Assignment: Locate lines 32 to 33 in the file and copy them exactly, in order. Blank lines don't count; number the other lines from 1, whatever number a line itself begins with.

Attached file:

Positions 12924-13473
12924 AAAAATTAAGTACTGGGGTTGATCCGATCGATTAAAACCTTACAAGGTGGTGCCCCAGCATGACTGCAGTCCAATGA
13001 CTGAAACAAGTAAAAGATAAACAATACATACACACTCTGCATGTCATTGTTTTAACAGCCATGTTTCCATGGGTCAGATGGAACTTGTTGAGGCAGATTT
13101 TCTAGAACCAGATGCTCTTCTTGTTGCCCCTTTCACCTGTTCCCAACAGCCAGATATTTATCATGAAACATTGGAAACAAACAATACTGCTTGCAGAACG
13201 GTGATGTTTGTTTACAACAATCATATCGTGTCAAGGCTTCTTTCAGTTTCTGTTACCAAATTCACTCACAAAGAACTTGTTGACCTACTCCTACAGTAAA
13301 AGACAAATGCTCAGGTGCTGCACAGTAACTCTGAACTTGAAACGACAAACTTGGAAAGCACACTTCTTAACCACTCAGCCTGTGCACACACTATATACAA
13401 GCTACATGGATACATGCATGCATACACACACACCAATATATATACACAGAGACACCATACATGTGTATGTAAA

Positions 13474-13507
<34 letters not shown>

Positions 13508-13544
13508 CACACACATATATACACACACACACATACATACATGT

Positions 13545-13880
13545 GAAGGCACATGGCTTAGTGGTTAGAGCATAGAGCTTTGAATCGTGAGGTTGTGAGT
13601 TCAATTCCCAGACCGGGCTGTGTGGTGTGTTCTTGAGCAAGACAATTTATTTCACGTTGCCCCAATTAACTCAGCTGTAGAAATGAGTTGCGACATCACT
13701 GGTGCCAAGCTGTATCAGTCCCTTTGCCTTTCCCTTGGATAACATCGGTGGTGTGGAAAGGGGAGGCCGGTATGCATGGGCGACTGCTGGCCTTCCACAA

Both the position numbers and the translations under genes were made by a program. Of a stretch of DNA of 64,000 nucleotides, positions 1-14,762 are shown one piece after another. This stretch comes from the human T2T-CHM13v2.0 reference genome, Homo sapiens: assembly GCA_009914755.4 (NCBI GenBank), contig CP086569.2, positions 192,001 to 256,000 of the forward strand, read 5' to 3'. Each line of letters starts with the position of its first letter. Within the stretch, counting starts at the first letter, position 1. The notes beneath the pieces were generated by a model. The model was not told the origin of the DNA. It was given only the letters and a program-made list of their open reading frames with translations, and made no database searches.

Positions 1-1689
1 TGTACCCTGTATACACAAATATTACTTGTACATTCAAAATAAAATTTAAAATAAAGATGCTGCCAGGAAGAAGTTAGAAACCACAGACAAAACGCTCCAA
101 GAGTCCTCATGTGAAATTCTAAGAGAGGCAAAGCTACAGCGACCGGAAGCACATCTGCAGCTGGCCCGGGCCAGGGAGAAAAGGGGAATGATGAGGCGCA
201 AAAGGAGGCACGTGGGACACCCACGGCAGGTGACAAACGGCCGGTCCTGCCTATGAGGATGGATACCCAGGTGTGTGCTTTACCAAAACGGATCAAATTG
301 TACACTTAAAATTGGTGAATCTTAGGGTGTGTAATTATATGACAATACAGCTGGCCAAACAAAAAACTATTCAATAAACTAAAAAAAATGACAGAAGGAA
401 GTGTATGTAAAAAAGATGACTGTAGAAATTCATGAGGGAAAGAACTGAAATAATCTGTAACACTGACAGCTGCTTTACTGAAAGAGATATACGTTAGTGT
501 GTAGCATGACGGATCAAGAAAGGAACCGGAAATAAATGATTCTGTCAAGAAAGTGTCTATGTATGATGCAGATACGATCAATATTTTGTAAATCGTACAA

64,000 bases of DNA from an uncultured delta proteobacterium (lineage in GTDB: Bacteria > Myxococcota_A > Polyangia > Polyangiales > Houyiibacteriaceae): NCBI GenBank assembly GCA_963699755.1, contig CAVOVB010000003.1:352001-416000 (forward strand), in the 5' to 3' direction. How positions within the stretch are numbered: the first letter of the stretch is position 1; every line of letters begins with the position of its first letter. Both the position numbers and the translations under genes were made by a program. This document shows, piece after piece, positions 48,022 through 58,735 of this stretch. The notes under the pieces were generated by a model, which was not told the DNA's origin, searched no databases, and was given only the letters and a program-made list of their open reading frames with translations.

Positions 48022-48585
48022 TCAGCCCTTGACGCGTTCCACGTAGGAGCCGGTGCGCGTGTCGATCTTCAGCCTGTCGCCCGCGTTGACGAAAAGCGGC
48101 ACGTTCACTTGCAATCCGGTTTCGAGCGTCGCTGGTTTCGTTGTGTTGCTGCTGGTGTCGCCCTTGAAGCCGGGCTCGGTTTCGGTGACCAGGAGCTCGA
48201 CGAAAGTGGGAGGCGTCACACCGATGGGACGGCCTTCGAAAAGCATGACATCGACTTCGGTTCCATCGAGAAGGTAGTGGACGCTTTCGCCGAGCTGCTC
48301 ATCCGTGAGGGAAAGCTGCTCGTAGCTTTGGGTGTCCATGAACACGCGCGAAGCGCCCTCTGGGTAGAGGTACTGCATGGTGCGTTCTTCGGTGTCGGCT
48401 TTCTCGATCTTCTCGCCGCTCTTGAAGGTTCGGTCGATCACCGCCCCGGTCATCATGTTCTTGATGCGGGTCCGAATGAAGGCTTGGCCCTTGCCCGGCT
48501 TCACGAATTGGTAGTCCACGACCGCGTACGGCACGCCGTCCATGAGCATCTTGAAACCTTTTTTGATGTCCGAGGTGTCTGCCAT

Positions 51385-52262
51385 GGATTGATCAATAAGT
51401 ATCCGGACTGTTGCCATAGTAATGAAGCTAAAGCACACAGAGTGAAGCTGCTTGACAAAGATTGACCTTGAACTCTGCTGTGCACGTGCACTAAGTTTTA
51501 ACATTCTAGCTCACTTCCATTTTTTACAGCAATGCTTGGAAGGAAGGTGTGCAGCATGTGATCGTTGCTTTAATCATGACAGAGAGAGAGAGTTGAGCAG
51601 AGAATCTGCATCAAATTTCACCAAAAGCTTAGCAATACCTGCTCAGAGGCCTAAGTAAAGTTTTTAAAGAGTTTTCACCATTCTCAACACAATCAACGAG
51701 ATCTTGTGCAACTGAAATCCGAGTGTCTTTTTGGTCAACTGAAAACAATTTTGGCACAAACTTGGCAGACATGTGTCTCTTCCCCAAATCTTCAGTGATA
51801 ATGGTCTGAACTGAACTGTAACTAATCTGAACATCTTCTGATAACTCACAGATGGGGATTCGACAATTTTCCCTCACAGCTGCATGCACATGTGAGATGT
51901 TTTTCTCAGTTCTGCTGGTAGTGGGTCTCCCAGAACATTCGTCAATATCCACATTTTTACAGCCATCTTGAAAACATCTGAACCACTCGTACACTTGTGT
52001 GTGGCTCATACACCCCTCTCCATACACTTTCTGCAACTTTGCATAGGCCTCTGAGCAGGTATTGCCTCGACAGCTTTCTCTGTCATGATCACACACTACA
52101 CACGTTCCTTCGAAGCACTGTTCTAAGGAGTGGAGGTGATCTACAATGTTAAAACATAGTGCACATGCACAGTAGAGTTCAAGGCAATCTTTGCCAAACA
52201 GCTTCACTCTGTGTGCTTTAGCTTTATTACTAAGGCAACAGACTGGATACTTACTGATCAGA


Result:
Positions 51385-52262
51385 GGATTGATCAATAAGT